In recent years, there has been a lot of discussion in the socially responsible world about “hybrid” structures. “Hybrid structures” are organizations made up of a for-profit entity and a nonprofit entity that have complementary organizational missions and some overlap in the founding group. Embrace, for example, is considered a classic example hybrid structure in that it includes the Embrace – a 501(c)(3) nonprofit – and Embrace Innovations – a for-profit social enterprise (the popular browser, Firefox, is also a great example of a hybrid structure).
A recent article in the Financial Times reminds us of the importance of designing and managing these kinds of hybrid structures in compliance with applicable federal and state law. One of the biggest risks with these structures is that the relevant regulatory agency finds that the nonprofit is operating to provide a special benefit to the for-profit entity rather than to the benefit the general public. The technical term for this is “private inurement”.
Private inurement risks legal action and serious penalties. The Pearson Foundation was founded to promote literacy and learning alongside Pearson PLC, its for-profit cousin, the largest education company and book publisher in the world. Earlier this December, the Foundation entered into a $7.7M settlement with the New York State Attorney General’s Office because it was alleged that the Foundation improperly supported one of Pearson’s for profit businesses.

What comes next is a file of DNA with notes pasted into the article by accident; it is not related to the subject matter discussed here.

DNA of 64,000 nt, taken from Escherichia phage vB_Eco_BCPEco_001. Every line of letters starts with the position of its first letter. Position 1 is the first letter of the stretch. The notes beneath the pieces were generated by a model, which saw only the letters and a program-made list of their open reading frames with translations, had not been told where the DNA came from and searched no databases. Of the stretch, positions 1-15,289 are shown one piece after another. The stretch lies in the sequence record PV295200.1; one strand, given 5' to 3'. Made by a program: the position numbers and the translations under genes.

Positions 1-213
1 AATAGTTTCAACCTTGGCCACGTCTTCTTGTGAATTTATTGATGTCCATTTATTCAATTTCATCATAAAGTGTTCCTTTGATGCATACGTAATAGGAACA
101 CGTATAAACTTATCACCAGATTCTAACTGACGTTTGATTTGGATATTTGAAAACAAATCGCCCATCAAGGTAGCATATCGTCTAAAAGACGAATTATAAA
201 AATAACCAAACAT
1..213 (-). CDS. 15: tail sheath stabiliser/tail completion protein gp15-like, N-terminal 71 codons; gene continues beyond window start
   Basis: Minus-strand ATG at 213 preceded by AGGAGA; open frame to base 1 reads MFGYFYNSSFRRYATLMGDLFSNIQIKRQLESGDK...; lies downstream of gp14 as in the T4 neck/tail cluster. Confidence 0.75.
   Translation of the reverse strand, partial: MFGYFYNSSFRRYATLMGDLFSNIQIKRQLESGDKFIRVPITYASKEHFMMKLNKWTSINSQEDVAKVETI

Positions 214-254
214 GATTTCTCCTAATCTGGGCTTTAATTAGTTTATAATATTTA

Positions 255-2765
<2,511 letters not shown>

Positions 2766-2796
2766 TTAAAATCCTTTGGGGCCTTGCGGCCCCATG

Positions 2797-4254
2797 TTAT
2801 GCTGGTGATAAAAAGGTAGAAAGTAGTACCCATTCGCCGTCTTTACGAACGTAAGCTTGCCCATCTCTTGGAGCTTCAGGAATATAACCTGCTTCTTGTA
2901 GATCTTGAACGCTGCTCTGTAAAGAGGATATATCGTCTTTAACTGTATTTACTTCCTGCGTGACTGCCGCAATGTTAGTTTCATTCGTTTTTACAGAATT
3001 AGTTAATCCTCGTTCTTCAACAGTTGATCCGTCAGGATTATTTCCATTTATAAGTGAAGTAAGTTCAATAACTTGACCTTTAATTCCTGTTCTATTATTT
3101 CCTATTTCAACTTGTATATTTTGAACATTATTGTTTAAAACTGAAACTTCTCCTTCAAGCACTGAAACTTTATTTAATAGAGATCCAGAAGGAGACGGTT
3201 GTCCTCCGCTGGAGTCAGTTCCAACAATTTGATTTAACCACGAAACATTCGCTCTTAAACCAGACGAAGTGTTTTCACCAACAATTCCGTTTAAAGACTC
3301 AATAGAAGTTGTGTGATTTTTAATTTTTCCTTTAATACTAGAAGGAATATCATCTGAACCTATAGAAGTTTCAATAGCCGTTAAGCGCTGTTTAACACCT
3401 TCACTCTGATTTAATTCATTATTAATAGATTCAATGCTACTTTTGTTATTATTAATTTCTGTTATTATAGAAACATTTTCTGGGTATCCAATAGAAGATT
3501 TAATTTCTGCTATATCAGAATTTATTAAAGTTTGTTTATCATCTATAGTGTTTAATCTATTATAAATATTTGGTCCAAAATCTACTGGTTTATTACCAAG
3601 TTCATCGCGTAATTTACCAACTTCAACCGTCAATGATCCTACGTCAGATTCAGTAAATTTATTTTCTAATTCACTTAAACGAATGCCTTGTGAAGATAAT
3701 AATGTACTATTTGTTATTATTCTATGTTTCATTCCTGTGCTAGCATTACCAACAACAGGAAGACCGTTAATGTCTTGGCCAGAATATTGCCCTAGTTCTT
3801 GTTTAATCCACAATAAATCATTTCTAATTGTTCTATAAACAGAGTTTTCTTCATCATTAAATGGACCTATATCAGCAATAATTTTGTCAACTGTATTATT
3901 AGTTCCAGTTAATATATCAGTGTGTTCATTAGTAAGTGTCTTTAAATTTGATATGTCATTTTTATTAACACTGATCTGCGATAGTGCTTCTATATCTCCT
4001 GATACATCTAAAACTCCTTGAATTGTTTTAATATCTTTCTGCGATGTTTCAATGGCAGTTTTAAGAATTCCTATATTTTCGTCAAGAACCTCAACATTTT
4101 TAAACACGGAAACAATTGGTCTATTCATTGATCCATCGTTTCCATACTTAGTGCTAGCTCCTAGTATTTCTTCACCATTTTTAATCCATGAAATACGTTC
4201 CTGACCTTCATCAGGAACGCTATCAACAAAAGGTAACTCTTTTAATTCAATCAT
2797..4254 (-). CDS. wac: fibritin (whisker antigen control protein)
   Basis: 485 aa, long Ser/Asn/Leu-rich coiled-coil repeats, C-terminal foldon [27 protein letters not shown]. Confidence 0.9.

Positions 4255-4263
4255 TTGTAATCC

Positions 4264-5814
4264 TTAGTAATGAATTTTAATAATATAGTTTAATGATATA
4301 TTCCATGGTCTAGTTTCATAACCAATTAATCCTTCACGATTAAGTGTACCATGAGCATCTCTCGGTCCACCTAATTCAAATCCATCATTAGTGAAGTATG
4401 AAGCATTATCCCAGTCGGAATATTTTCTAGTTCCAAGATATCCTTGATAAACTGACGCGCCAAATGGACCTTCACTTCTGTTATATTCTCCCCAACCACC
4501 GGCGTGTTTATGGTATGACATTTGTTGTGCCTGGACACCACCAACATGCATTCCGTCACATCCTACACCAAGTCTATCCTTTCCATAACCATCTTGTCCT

So, take note, entrepreneurs, and please make sure that you engage a competent legal advisor to help navigate the tricky issues in this area. At the very least, you will want to ensure that the non-profit board is comprised of a majority of independent directors and that any commercial relationship between the two entities is documented and on arms-length terms. A failure to do so could be costly to the entire organization and to the mission, however noble, that both entities seek to serve.